In May we’re releasing Imperium: Classics and Imperium: Legends, two standalone deck-building civilization games designed by Nigel Buckle and Dávid Turczi.

Today on the blog we’re looking at the short-lived but extremely impactful Qin Dynasty of Imperial China, an empire that lasted from 221 BCE to 206 BCE. In Imperium, the Qin deck considers their rise to power, and so also covers the preceding Zhou Dynasty and the Warring States Period in general.


The Carthaginians (covered in an earlier blog post in Imperium: Classics) focused heavily on materials, and their power placed materials in the market instead of progress. The Qin do the same for population, as they attempt to take control of the populous smaller nations located in the area that is now north-east China. Your unique faction power puts population onto market cards and your Confucianism card can then acquire them, but your deck has other uses for population too.

With the Qin you continually face challenging decisions that pull you in two directions. The two competing philosophies of Legalism and Confucianism are part of your deck, and playing one prevents the play of the other – do you follow the school of Legalism and expand your empire with territory? Or do you instead adhere to the school of Confucianism for other benefits? Or do you try to juggle both? Or perhaps you’ll concentrate on the School of Diplomacy instead to quickly expand your reach?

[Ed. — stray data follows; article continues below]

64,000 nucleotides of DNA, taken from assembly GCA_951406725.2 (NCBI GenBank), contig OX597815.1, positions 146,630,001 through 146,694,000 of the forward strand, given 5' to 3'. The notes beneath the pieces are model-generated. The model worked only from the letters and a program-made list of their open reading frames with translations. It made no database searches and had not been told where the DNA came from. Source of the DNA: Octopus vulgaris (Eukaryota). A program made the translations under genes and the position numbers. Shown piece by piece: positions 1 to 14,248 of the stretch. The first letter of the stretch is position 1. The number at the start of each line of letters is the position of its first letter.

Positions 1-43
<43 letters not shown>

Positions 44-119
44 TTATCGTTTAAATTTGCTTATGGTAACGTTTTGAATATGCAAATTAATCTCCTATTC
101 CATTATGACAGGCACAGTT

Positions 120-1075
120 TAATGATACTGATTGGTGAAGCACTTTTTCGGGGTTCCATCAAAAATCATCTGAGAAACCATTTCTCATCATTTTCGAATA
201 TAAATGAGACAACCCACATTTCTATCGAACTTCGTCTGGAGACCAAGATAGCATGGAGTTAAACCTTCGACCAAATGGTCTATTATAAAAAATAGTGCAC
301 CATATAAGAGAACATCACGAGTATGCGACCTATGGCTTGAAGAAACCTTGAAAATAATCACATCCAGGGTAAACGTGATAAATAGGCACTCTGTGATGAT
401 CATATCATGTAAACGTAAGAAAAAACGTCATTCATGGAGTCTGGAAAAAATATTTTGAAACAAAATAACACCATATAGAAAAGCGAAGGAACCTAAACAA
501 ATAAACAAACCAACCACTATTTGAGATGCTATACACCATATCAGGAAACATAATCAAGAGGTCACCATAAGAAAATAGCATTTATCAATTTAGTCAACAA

Qin Cards

The decisions do not stop with philosophy. You have a duke (Zhuang of Qin) a king (Wu of Qin) and the first emperor (Qin Shi Huang). All of them require for the Mandate of Heaven to be in play and that the earlier leaders to have been played. However, Mandate of Heaven has a heavy cost to remain in play, so you may need to discard it and then manage your hand to ensure you can play it before you want to play the next leader. This symbolises the constant struggle early Chinese leaders had to go through, to prove themselves worthy of being the one attempting to unify an empire so vast and so diverse.

These hard choices continue when you become an empire – which strategy do you follow to victory? Developing your Long Walls for protection that get stronger the more of them you have in play, or Mathematics to continue your technological advances? Or some of the other development cards you have available? As you explore the Qin in Imperium: Legends, what strategy will you follow?

Imperium Cards

Imperium: Classics and Imperium: Legends are coming out in May 2021. Each box gives you 8 civilisations to lead to glory, and can be combined with one another for a total of 16 civilisations. Preorder your copies today!

Read more about Imperium on our other spotlight blogs:
The Carthaginians
The Egyptians
The Persians
The Mauryans
The Celts
The Romans
The Macedonians
The Minoans
The Olmecs
The Scythians
The Atlanteans
The Arthurians
The Vikings